Pascale Jean is a Canadian oil painter exploring the collective self through the colourful depictions of social concepts and habits on her canvases. Notions of gender, social customs and interpersonal relationships, taboos, identity and anonymity, as well as community-based dichotomies are analyzed through the artist's conceptual scenes. Pascale's work is an apparatus to process the strong emotions caused by the tumultuous relationship of her exploration of life into a tangible, recognizable form that her generation can relate to.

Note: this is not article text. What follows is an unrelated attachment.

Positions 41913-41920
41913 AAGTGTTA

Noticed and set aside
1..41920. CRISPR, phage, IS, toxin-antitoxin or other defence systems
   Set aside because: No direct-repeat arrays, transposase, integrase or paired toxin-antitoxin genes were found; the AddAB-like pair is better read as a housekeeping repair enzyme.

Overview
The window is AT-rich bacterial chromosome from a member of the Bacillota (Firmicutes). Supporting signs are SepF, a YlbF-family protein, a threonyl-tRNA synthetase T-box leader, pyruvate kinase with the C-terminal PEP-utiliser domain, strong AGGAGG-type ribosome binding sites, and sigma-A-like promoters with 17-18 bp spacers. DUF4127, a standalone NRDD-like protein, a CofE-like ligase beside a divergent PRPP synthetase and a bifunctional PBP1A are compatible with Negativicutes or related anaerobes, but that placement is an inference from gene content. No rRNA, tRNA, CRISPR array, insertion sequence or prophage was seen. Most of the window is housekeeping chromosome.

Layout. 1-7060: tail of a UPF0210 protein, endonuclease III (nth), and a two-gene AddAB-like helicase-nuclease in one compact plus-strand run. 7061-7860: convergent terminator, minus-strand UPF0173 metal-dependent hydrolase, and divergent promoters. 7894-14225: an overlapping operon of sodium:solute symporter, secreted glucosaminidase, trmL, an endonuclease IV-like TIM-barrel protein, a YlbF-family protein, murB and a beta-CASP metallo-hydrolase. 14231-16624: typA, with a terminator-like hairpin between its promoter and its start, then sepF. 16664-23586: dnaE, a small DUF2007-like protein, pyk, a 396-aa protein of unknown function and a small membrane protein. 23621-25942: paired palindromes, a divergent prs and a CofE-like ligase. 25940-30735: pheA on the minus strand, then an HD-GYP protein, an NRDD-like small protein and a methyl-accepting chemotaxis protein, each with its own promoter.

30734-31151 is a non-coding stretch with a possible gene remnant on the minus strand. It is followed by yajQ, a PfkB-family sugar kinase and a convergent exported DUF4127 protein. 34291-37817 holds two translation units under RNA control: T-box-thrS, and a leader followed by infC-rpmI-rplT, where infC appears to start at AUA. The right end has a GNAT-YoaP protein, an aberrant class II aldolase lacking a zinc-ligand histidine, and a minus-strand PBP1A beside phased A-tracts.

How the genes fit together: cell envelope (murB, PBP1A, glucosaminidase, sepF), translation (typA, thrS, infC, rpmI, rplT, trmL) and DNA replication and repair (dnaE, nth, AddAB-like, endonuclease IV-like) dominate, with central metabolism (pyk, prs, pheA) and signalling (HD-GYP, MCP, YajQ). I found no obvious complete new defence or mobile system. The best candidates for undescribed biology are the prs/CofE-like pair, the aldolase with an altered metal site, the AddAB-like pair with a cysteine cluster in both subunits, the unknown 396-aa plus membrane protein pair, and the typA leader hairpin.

Frequently depicting, or simply alluding, to sexuality in her work, Pascale uses the strength sexuality has on the collective psyche as a metaphor in order to delve deeper into the meaning of her art. The painter offers a platform to various repressed social concepts by transforming them into vibrant figures, or desolate shapes and objects through her paintings. Creating subtle narratives and nuancing her subjects through the liberal use of classical symbolism and colour coding, a cynical humour dots her work. The over-saturated colours she uses directly reference the current cybernetic age, where the line with the digital world gets blurrier everyday, thus addressing her psychosocial and philosophical concerns arising therefrom. Aiming not only to criticize and inspect society, Pascale seeks to highlight the beauty and complexity of human nature, thus also striving to create aesthetically pleasing works with a harsher meaning, thereby welcoming the paradoxical nature of her work, and community life.
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